The District of Columbia is bracing for a transition.  But while employers across the country wait to see what changes the Biden Administration may bring, Washington, D.C. employers should prepare for a drastic and imminent change in their own backyard.

As we previously reported, last month the District of Columbia Council passed the Ban on Non-Compete Agreements Amendment Act of 2020 (D.C. Act 23-563) (the “Act”).  On January 11, 2021, Mayor Bowser signed the legislation. It will now be sent to Congress for the congressional review period set forth by the Home Rule Act.  Absent Congress passing and the President signing a joint resolution of disapproval, which is unlikely to happen, the law will take effect after 30 legislative session days and publication in the D.C. Register, and apply upon inclusion of its fiscal affect in an approved budget and financial plan.

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Less Than a Month After DOJ Brings Its First Wage-Fixing Indictment, DOJ Brings Its First “No-Poach” Indictment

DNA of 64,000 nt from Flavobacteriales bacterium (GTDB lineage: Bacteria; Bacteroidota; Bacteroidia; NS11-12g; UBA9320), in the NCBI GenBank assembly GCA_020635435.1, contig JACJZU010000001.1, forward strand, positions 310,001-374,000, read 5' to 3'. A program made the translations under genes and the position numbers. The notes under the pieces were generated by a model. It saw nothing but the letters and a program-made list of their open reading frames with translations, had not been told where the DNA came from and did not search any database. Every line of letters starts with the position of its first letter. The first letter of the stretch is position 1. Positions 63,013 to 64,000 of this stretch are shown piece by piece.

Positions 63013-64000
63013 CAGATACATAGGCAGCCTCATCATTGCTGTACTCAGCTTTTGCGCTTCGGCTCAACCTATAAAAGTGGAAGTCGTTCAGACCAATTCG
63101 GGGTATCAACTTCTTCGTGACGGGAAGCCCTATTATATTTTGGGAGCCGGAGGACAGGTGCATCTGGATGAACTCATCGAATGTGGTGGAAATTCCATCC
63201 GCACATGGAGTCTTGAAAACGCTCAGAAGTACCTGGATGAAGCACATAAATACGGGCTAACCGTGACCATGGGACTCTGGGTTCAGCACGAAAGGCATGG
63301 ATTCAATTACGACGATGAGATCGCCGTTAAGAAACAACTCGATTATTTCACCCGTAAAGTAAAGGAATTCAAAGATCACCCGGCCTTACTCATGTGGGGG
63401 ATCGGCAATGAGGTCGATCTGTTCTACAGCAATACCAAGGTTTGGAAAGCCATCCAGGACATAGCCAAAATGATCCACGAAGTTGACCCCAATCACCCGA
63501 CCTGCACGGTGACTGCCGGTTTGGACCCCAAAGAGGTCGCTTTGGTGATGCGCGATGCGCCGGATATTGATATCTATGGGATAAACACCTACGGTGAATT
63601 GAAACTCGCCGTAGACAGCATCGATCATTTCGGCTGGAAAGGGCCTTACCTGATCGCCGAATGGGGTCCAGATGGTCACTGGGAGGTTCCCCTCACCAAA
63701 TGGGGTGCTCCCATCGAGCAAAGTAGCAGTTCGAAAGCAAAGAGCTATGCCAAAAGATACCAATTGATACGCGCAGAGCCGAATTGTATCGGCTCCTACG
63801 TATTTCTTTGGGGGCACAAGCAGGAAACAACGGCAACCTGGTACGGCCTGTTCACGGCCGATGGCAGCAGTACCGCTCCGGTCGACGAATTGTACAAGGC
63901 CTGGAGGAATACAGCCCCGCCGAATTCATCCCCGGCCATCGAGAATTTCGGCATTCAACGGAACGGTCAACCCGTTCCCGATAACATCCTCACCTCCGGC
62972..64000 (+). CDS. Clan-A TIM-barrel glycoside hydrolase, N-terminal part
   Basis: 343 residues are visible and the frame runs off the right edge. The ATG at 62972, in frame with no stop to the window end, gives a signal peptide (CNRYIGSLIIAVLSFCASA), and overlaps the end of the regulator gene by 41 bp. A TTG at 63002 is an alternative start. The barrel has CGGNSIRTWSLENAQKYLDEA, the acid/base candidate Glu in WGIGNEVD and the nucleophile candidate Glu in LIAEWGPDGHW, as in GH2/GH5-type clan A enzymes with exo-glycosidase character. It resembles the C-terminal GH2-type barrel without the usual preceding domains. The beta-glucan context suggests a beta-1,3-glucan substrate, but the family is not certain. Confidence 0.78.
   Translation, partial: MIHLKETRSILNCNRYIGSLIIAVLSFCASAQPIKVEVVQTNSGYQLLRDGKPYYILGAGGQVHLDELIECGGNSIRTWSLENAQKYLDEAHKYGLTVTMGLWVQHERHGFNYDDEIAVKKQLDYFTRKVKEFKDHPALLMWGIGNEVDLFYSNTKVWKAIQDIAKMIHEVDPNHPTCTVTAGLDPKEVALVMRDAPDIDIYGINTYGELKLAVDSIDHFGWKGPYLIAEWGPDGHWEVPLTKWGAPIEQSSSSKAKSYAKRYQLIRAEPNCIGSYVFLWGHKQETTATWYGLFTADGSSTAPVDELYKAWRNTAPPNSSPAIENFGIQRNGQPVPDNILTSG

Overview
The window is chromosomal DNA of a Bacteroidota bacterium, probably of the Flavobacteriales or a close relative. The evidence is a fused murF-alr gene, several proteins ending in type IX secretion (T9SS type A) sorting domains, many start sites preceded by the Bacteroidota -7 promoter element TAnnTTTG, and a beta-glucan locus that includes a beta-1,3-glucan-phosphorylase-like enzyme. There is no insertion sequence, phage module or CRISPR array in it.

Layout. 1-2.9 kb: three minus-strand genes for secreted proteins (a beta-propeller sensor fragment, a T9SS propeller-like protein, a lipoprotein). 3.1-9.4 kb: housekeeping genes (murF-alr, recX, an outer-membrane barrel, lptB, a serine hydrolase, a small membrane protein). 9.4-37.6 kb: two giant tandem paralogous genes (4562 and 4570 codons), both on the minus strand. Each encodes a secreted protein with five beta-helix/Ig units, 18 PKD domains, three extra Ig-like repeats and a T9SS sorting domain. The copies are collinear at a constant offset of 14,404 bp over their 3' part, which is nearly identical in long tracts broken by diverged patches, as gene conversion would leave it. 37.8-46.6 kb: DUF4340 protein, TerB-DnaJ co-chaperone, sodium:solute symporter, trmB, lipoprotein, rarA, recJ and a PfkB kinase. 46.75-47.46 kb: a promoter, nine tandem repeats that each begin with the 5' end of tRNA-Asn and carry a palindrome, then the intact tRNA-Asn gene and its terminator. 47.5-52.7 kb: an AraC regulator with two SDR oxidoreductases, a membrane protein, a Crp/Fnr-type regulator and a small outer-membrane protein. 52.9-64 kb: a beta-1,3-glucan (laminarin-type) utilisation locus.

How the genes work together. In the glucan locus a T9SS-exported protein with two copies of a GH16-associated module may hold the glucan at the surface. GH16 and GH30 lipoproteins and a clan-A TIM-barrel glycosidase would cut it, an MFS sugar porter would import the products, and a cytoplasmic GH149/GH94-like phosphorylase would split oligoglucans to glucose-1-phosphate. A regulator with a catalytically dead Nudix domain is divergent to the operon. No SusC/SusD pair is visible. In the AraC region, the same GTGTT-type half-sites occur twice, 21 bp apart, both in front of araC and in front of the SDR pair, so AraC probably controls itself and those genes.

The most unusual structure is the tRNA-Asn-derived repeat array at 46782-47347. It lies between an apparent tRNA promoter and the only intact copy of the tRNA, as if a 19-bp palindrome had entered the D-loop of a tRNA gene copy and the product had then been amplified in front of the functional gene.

In the past month, the U.S. Department of Justice (DOJ) has made good on its 2016 threat, contained in its Antitrust Guidance for Human Resource Professionals (“Antitrust Guidance”) to bring criminal charges against people or corporations who enter into naked wage-fixing agreements or naked no-poach agreements.   First, as reported here, on December 9, 2020, DOJ obtained an indictment against the president of a staffing company who allegedly violated Section 1 of the Sherman Act by conspiring with competitors to “fix wages” paid to physical therapists (PT) and physical therapist assistants (PTA).  Although not mentioned in the indictment, a related Federal Trade Commission (FTC) complaint alleged that the defendant agreed with competing staffing companies to lower wages after a client unilaterally lowered the rates paid to the defendant for PT and PTA services.  On January 7, 2021, DOJ announced a second indictment, which alleged that two corporations operating outpatient medical care facilities violated Section 1 of the Sherman Act by reaching “naked no poach agreements” with two competitors, pursuant to which they agreed not to solicit each other’s “senior-level employees.”